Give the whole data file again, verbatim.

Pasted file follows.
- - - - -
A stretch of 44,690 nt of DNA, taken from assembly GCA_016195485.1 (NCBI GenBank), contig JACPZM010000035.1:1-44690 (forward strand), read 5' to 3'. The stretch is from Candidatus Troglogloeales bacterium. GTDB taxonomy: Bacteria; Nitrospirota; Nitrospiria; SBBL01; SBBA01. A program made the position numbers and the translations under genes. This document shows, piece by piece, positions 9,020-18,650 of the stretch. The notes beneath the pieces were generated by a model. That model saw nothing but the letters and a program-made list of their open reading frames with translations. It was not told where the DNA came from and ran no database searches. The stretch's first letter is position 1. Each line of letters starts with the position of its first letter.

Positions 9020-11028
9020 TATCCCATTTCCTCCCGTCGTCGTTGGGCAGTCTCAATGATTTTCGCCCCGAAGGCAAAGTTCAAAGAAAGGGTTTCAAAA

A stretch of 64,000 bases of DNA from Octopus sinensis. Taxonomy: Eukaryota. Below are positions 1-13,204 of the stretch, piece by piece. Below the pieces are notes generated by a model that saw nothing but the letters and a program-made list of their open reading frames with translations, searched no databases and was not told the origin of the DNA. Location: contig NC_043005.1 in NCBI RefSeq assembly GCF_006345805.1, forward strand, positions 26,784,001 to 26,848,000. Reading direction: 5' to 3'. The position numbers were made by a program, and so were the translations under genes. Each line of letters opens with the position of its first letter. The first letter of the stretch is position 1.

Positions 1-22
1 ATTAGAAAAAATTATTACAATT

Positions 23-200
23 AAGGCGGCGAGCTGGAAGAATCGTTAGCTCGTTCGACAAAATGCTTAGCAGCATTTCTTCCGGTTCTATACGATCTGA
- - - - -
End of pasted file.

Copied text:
A stretch of 44,690 nt of DNA, taken from assembly GCA_016195485.1 (NCBI GenBank), contig JACPZM010000035.1:1-44690 (forward strand), read 5' to 3'. The stretch is from Candidatus Troglogloeales bacterium. GTDB taxonomy: Bacteria; Nitrospirota; Nitrospiria; SBBL01; SBBA01. A program made the position numbers and the translations under genes. This document shows, piece by piece, positions 9,020-18,650 of the stretch. The notes beneath the pieces were generated by a model. That model saw nothing but the letters and a program-made list of their open reading frames with translations. It was not told where the DNA came from and ran no database searches. The stretch's first letter is position 1. Each line of letters starts with the position of its first letter.

Positions 9020-11028
9020 TATCCCATTTCCTCCCGTCGTCGTTGGGCAGTCTCAATGATTTTCGCCCCGAAGGCAAAGTTCAAAGAAAGGGTTTCAAAA

A stretch of 64,000 bases of DNA from Octopus sinensis. Taxonomy: Eukaryota. Below are positions 1-13,204 of the stretch, piece by piece. Below the pieces are notes generated by a model that saw nothing but the letters and a program-made list of their open reading frames with translations, searched no databases and was not told the origin of the DNA. Location: contig NC_043005.1 in NCBI RefSeq assembly GCF_006345805.1, forward strand, positions 26,784,001 to 26,848,000. Reading direction: 5' to 3'. The position numbers were made by a program, and so were the translations under genes. Each line of letters opens with the position of its first letter. The first letter of the stretch is position 1.

Positions 1-22
1 ATTAGAAAAAATTATTACAATT

Positions 23-200
23 AAGGCGGCGAGCTGGAAGAATCGTTAGCTCGTTCGACAAAATGCTTAGCAGCATTTCTTCCGGTTCTATACGATCTGA